Latest posts by Elinor Hawkes (see all)
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April 21st would be Charlotte Brontë’s 200th birthday. As Jane Eyre is my favourite book and as a fan of Brontë’s in general, I jumped at the chance to do a little research on her and her work. I knew that some letters of Brontë’s had been published in The Times in the early 20th century, so I used those and Elizabeth Gaskell’s biography (both available via Gale Artemis: Primary Sources) to do a little digging. Having read Jane Eyre every year for the past 20 or so years I thought I knew everything there was to know about its history, but I was a little surprised by some of the things I found out…
- Brontë’s father lost his vision:
Spoiler alert! Towards the end of Jane Eyre, Mr Rochester, the romantic lead, loses his eyesight and his hand in a dramatic fire. The once proud and ferocious Rochester becomes completely dependent on those around him, and it is this, as well as Jane’s unexpected inheritance, that finally brings he and Jane onto an equal footing. As Jane says at the end of the novel:
“Mr. Rochester continued blind the first two years of our union; perhaps it was that circumstance that drew us so very near—that knit us so very close: for I was then his vision, as I am still his right hand. Literally, I was (what he often called me) the apple of his eye… He loved me so truly, that he knew no reluctance in profiting by my attendance: he felt I loved him so fondly, that to yield that attendance was to indulge my sweetest wishes.”
I hadn’t realised that Brontë’s father also lost his vision, and that Brontë became his nurse. In a letter she wrote to her beloved tutor Monsieur Héger in 1845, she writes to say that her father’s sight is almost completely gone:As Jane Eyre was first published in 1847 it is not difficult to suppose that she was writing from life when she described Rochester’s blindness, as she had seen her father experience it first-hand.
- Brontë’s love for M. Héger was very similar to Jane Eyre’s for Mr Rochester:
I already knew that Brontë spent her young adulthood as a student in Belgium, and there she fell in love with her married tutor, Monsieur Héger. Her love was very much unrequited, but there was a mutual respect between them and Charlotte was permitted to correspond with M. Héger after she returned to England, and it is these letters that were later published in The Times. I had little idea of the depths of Charlotte’s passion for her tutor until I read these letters: I was very much struck by the similarity of this passage and of how Jane Eyre refers to her ‘master’ Mr Rochester – both Charlotte and her fictitious counterpart Jane Eyre adored these men but were acutely aware of their position and the (seeming) impossibility of their love being requited, and therefore would have to be satisfied with the ‘crumbs’ of friendship that these men bestowed:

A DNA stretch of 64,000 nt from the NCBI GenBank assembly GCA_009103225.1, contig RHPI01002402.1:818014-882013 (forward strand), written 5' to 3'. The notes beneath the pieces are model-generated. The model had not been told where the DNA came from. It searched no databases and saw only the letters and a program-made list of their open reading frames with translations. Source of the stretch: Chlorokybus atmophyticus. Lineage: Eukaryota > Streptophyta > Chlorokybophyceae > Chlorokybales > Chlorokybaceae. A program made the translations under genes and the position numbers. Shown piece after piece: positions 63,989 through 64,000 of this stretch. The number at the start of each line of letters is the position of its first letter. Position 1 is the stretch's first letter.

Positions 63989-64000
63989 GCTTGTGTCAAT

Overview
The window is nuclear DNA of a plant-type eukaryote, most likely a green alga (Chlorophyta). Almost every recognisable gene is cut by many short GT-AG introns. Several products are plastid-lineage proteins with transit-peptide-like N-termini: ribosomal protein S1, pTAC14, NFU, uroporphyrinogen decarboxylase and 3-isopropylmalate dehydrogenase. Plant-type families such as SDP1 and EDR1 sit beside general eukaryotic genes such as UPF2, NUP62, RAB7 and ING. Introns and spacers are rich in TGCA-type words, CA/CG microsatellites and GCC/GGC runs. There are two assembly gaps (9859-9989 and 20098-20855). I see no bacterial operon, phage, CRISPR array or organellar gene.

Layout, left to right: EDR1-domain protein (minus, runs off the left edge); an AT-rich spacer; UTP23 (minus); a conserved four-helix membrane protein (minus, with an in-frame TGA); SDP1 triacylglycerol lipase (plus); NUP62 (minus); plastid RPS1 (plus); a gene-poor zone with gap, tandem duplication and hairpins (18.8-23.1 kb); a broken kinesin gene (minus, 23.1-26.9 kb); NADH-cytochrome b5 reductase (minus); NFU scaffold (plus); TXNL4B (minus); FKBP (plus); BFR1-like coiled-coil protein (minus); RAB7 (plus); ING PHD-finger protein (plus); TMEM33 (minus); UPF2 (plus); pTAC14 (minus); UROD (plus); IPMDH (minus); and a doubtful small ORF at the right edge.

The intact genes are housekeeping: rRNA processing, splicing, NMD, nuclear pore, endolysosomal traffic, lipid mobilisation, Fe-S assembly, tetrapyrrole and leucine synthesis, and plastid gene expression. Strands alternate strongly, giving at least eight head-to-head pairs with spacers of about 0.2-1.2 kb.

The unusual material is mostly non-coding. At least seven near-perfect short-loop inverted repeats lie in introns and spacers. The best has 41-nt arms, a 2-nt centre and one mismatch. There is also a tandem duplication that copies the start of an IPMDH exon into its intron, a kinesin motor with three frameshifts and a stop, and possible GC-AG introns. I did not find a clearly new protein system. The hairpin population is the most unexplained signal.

“I knew there would be pleasure in meeting my master again, even though broken by the fear that he was so soon to cease to be my master, and by the knowledge that I was nothing to him: but there was ever in Mr. Rochester (so at least I thought) such a wealth of the power of communicating happiness, that to taste but of the crumbs he scattered to stray and stranger birds like me, was to feast genially.”
- Brontë did not like her appearance:
One of the most romantic elements of Jane Eyre is that Jane’s and Rochester’s love transcends such superficial barriers as physical appearance and fortune. Early on in the novel Jane wishes that she were more attractive as she feels the loneliness of her situation. According to this description of Brontë by her publisher, she was a very small, quaint figure, just like Jane, and she was not happy with the way she looked:
That Charlotte Brontë was a fascinating and complex woman is not a new revelation to me. The woman who wrote novels of independent women defying social norms and making their own destiny at a time when women did not even have the vote must have been a woman of extraordinary talents. But I am gratified to learn how much of herself Brontë put into her writing, and to know that the next time I read Jane Eyre it will be bring me to a closer understanding of Brontë as a person.
For those who wish to explore further, I discovered the above items in The Times Digital Archive, Nineteenth Century Collections Online, and 19th Century British Library Newspapers, all cross-searchable via Gale Artemis: Primary Sources.